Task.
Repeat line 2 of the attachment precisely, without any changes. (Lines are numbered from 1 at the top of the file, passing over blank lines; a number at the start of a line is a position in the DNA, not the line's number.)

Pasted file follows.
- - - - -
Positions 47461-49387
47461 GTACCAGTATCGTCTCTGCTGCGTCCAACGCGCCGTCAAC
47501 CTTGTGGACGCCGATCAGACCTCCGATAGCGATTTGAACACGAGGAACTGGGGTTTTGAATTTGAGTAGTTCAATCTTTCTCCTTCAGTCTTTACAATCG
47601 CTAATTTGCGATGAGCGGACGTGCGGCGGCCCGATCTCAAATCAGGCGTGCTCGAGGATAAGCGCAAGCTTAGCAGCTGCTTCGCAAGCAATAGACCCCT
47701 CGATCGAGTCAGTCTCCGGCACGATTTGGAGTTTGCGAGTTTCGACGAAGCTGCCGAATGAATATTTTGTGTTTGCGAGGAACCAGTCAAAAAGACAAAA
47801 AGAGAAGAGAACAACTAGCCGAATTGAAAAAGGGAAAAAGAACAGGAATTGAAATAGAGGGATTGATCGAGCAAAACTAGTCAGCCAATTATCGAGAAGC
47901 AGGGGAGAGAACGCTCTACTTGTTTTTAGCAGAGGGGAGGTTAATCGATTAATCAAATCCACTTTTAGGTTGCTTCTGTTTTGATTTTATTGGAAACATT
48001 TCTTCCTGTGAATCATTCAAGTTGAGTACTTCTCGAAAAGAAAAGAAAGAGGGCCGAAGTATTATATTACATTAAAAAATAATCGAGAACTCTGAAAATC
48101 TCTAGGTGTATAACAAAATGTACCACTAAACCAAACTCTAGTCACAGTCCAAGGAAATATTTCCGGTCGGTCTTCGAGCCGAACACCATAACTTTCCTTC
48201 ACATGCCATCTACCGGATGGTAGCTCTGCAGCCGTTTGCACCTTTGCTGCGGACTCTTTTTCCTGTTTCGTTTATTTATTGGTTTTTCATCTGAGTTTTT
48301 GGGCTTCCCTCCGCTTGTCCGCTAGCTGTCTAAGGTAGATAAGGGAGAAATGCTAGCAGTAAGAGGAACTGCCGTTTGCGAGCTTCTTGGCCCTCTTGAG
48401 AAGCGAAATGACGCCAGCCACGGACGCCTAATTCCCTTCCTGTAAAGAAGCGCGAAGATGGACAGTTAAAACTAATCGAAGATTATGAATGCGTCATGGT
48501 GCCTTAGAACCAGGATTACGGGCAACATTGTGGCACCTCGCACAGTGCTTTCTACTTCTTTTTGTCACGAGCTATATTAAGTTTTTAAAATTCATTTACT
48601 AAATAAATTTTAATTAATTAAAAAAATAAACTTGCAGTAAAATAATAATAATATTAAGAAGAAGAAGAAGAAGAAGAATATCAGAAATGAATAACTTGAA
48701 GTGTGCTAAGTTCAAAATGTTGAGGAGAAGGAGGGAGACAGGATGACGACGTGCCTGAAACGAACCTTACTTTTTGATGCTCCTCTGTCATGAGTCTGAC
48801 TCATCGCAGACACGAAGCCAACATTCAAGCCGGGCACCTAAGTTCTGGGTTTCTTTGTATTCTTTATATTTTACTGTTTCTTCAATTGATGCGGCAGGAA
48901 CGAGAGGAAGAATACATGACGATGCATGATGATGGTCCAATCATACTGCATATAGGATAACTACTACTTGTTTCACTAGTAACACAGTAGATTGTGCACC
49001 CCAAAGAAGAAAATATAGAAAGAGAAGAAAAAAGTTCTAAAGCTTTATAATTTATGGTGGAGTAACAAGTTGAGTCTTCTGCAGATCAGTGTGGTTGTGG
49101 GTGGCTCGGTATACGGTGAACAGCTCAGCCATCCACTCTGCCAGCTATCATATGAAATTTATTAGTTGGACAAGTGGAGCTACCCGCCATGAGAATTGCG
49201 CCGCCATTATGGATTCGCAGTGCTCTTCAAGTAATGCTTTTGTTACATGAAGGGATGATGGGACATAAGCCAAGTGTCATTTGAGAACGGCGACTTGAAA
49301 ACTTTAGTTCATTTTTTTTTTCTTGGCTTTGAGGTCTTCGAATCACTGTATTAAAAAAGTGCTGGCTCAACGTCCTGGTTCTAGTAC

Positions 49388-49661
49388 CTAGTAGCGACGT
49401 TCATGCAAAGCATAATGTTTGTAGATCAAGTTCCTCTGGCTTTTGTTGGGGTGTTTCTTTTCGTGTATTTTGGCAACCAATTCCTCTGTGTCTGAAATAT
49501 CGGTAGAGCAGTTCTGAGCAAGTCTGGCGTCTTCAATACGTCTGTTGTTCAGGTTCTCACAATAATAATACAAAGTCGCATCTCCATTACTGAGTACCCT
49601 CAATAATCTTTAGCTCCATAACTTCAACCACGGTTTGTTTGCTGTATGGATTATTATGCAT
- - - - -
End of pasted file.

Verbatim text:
47461 GTACCAGTATCGTCTCTGCTGCGTCCAACGCGCCGTCAAC